International Crisis Groups, NGO organization based in Washington DC and Brussels appeals to the Obama administration to “determinate any practice, such as the reported signature strikes, that does not apply comply to international humanitarian and human rights law, asking introducement of transparency to the drone program, greater congressional, judicial oversight and transfer of the program from CIA to Defense Department.

Aside recommendations, ICG underlines their place that use of the drones is not a long-term solution to the common threat coming out of the areas that are not under control of Pakistan federal authorities.

“Drones are not a long-term solution to the problem they are being deployed to solved-destruction of local, regional and wider transnational jihadis who operate out of Pakistan tribal belt”, reports ICG, underlying law level of honesty between the U.S and Pakistan “undermines efforts to assess its legality or its full impact on FATA’s population” in the absence of the official agreement between Washington and Islamabad.

“The U.S. refuses to officially acknowledge the program; Pakistan portrays it as a violation of national sovereignty, but ample evidence exists of tacit Pakistani consent and, at times, active cooperation”, reveals ICG reports on the drone program and effect of it.

White House administration offered their explanation on the use of drone-strikes during the remarks of the USA President Barack Obama on May 23,2013 in the broader context of counter-terrorism policy. The USA President Barak Obama remarks on counter-terrorism policy delivered on May23 at National Defense University at FortMacNair in Washington,D.C. touched the drones attack issue and their justification in the counter-terrorism fight.

“There is wide gap between U.S. assessment of such casualties and non-governmental reports. Nevertheless, it is hard fact that US strikes have resulted in civilian casualties, a risk that exist in all wars”, said president Obama.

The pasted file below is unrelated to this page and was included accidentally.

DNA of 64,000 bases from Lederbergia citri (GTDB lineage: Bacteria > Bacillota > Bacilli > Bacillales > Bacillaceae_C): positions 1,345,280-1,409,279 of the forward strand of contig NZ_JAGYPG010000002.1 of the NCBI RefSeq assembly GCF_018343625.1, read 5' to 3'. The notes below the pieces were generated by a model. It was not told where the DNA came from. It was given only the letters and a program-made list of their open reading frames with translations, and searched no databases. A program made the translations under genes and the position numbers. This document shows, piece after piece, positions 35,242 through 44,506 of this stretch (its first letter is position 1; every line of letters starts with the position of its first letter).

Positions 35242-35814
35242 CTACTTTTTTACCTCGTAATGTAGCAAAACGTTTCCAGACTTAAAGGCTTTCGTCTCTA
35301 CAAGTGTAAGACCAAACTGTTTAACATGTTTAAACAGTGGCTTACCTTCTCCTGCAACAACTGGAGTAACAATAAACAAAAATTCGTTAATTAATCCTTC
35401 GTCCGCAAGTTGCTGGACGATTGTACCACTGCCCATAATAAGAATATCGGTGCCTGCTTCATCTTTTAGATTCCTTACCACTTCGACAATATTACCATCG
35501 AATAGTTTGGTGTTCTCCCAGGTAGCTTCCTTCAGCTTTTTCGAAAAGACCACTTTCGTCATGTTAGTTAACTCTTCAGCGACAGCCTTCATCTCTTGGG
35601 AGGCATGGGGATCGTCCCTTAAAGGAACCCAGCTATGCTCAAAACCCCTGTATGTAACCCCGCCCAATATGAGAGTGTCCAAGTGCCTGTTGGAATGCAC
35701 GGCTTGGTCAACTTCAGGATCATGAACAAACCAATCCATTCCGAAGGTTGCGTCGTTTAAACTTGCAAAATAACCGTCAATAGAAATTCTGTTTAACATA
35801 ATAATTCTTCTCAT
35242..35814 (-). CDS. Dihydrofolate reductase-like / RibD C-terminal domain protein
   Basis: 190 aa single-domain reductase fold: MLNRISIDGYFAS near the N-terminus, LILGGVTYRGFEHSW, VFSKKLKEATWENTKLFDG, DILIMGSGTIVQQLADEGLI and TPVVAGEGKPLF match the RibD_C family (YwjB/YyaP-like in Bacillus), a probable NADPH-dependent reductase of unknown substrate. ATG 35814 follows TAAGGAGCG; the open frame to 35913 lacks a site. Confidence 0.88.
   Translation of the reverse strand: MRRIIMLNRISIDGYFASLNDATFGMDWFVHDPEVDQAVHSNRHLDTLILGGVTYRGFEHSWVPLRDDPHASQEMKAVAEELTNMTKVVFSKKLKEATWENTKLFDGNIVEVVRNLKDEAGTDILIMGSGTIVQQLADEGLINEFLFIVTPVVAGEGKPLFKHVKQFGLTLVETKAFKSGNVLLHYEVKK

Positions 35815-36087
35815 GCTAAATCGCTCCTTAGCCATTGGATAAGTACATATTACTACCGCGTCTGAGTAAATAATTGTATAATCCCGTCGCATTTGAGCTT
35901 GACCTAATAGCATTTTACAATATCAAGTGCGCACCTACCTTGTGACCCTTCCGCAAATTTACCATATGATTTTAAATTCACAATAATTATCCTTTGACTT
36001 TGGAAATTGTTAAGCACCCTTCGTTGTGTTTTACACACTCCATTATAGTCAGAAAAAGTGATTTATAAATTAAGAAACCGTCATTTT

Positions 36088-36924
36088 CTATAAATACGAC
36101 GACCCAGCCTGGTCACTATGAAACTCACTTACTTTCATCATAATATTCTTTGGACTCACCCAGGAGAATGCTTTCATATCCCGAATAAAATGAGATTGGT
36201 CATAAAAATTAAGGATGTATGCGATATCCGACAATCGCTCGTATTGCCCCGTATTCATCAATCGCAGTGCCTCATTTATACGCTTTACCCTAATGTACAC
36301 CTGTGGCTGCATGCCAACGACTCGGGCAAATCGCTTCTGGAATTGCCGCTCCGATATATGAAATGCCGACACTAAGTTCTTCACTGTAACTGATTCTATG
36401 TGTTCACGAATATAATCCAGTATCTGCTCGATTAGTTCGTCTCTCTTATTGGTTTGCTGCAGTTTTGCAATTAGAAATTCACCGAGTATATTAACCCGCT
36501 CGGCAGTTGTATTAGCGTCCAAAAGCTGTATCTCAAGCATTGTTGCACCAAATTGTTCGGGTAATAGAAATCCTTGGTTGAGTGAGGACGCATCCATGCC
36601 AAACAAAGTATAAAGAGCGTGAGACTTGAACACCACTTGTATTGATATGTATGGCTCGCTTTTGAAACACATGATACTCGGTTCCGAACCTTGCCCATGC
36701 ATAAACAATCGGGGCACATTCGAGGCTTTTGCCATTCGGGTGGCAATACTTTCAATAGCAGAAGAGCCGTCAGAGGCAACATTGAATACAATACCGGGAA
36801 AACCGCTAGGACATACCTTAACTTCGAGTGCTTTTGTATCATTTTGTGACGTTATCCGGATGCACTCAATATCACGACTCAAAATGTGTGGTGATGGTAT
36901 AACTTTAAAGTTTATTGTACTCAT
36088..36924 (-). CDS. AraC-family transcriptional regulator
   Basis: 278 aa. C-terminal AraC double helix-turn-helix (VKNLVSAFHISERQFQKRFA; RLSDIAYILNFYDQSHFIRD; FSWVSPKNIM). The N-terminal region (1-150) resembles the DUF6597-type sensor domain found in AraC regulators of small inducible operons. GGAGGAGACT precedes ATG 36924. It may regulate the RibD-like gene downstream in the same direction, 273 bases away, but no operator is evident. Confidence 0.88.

According to the USA president Obama drone strike actions are legal, saying “we were attacked on 9/11. Within a week, Congress overwhelmingly authorized the use of force. Under domestic law, and international law, the United States is at war with al Qaeda, the Taliban, and their associated forces”.

President Obama said that “America does not take strikes when we have the ability to capture individual terrorists – our preference is always to detain, interrogate, and prosecute them”.

He assured, the USA Government takes the action on drone-strikes in consultations with partners.

“America cannot take strikes wherever we choose – our actions are bound by consultations with partners, and respect for state sovereignty. America does not take strikes to punish individuals – we act against terrorists who pose a continuing and imminent threat to the American people, and when there are no other governments capable of effectively addressing the threat. And before any strike is taken, there must be near-certainty that no civilians will be killed or injured – the highest standard we can set”, explained President Obama.

In the remarks at National Defense University, president Obama repeated that:”not only did Congress authorize the use of force, it is brief on every strike that America takes”.

Further, Obama said he look “forward to engaging Congress and the American people in efforts to refine, and ultimately repeal, the Authorization to Use Military Force (AUMF’s) mandate. And I will not sign laws designed to expand this mandate further.